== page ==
Jillian Edelstein’s great aunts Rosie (drums) and Raye Levin (piano), taken in Cape Town in the early 1930s, members of (as inscribed on the bass drum) Raye Levin’s Original Ladies Dance Orchestra.


AP: What do you think are the challenges of doing a biographical project?

JE: There are huge challenges. Most people are interested – certainly I am –  in other people’s biographies. It’s a natural fact of being curious in the world. But I think in order for the work to translate, you have to bring it alive. There’s a thing about finding memory, you almost have to sit with it and it comes back to you. You have to allow that process to happen. That was hard but I’ve been rereading the text recently and I think it has worked. It’s is a merging of the biography and history, weaving that web of history, politics as well as the personal.

AP: Finally I wanted to ask you a question about the wider implications for the project. We’re in a situation where the right to move, the crossing of borders, the right to mobility has become heavily politicised. And I was wondering what the story of your family can bring to these discussions of migration and displacement? What connections do you see?

JE: I think it’s very pertinent. Firstly, it’s very pertinent for what is happening globally today with the rise of anti-semitism as well as with the move to the right in international politics. That and the conflict in the Middle East region. I think the world is in an enormous state of flux at the moment. Certainly when I was in Calais and Lesbos I felt that there were waves of people not staying still, moving because of war, conflict, persecution, drought and wanting to better their lives. In my family there was a situation when they were forced from their lives. Sassmacken in Latvia probably was a thriving community and then there’s an edict that everybody has to leave because they happen to be Jewish. One can’t image. So I’m hoping that the project serves that concept of ‘lest we forget’ and that we need to honour one another as human beings in life. I don’t know if this is too banal or twee as a story but it is a poignant story, a story of loss and separateness.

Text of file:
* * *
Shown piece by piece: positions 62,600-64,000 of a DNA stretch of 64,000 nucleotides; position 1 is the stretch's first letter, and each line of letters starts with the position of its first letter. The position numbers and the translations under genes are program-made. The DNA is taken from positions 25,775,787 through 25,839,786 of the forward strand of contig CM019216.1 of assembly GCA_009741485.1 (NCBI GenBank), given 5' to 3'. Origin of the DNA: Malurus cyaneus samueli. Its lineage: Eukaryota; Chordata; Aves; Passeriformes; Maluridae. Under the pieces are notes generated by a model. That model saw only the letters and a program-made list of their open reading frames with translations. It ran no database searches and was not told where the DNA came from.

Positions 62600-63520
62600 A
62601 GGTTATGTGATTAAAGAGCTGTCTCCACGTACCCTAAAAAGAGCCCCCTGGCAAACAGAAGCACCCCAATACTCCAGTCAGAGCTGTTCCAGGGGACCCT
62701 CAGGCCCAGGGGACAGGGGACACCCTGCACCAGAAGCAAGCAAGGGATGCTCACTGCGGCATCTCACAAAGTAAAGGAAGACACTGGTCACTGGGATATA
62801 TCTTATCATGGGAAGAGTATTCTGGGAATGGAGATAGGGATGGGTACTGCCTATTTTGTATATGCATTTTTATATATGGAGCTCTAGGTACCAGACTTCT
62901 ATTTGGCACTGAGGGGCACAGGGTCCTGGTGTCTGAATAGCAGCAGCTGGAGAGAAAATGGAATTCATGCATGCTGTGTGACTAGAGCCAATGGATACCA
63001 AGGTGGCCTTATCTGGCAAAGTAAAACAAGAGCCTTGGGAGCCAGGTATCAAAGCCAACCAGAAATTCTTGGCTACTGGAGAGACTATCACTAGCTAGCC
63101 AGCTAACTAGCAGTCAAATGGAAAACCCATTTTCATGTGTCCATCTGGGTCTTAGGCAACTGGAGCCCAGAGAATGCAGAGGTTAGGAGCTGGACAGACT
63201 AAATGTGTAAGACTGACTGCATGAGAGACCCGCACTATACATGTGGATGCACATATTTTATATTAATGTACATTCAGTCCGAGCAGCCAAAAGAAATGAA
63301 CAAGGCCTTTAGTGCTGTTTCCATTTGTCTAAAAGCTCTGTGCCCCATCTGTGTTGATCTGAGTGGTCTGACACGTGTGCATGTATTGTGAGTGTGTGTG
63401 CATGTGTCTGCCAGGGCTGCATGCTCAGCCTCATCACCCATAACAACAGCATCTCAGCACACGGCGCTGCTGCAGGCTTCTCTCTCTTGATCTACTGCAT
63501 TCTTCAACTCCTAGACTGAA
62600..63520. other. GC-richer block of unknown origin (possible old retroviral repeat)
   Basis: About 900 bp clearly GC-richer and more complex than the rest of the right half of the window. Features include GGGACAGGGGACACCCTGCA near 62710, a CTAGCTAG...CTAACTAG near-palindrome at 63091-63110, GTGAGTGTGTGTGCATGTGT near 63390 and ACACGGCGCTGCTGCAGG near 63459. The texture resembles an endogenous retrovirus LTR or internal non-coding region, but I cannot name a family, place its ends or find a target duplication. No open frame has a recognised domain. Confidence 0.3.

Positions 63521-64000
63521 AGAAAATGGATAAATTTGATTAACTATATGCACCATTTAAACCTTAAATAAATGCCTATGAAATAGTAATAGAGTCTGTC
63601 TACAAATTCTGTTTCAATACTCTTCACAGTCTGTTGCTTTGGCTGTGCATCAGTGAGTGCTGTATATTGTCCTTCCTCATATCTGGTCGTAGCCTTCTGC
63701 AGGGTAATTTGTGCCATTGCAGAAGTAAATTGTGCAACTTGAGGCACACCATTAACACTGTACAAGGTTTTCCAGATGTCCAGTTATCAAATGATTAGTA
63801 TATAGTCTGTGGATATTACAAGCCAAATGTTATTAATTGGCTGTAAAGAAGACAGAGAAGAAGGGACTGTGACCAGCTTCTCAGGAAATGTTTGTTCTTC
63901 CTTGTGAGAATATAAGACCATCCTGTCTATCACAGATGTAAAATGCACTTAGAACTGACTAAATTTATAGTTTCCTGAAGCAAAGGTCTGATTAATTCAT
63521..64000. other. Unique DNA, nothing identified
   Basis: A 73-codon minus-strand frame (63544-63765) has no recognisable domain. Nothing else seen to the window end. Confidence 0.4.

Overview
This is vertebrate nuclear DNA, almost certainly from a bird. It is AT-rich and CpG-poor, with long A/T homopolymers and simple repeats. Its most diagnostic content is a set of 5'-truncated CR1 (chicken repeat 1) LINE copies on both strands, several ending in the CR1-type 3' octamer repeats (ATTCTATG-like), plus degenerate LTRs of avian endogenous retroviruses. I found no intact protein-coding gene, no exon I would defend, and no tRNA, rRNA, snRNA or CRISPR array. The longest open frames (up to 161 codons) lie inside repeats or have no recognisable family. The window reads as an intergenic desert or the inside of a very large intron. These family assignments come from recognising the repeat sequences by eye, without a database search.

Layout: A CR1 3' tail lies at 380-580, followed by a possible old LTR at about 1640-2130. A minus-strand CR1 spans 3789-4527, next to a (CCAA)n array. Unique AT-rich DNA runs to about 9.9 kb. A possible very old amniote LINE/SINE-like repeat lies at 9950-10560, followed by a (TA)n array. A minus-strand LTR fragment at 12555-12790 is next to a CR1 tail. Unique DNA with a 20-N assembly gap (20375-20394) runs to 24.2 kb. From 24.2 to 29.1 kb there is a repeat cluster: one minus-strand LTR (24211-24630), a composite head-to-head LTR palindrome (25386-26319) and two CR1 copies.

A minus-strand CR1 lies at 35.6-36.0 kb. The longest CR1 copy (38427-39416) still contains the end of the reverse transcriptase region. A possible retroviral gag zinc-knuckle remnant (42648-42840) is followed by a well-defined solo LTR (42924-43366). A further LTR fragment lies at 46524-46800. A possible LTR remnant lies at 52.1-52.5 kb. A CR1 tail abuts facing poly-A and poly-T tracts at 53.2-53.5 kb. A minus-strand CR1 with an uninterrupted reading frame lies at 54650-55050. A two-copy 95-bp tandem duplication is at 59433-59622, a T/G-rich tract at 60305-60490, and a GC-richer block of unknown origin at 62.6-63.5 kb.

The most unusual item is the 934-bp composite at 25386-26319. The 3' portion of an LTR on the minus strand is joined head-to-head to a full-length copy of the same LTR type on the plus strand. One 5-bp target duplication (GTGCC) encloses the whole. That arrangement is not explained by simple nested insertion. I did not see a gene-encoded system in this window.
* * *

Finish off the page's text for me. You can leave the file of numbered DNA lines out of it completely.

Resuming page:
AP: In that sense the project is also a quest for memory and a reminder of the histories of displacement, of anti-semitism, of forced mobility that people in Europe had to experience.

JE: …and a lack of tolerance and lack of understanding. That yes, if we’re different, but we’re actually all the same.

AP: Thank you very much, Jillian, for the interesting conversation!

London-based photographer Jillian Edelstein began working as a press photographer in Johannesburg, South Africa. In 1985 she attended the London College of Printing. Her portraits have appeared in many publications including The New Yorker, The New York Times Magazine, The Financial Times Magazine, Vanity Fair and Interview.

She has received several awards including the Kodak UK Young Photographer of the Year, Photographers’ Gallery Portrait Photographer of the Year Award 1990, the Visa d’Or at the International Festival of Photojournalism in Perpignan in 1997, the European Final Art Polaroid Award in 1999, the John Kobal Book Award 2003 and was included in The Taylor Wessing Portrait Award in 2014, the AI-AP Archive in 2008 and 2015. A winner in Latin American Fotografia 2015 and 2016, she has also been included in World Press Awards twice.

Between 1996 and 2002 she returned to South Africa frequently to document the work of the Truth and Reconciliation Commission. Her award winning book Truth and Lies, shot in large format was published by Granta, the New Press and Mail and Guardian in 2002.

Her photographs have been exhibited internationally at venues including the National Portrait Gallery, The Photographers’ Gallery, The Royal Academy, OXO Gallery, Tom Blau Gallery in London, the Rencontres Internationales de la Photographie in Arles, France, the Bensusan Museum, Johannesburg, Robben Island Museum in Cape Town, South Africa and Dali International Photography Festival, Yunnan Province, China.

Alena Pfoser is Lecturer in Communication and Media Studies at Loughborough University. Her research focuses on borders, memory and cultural identity, using ethnographic and narrative methods.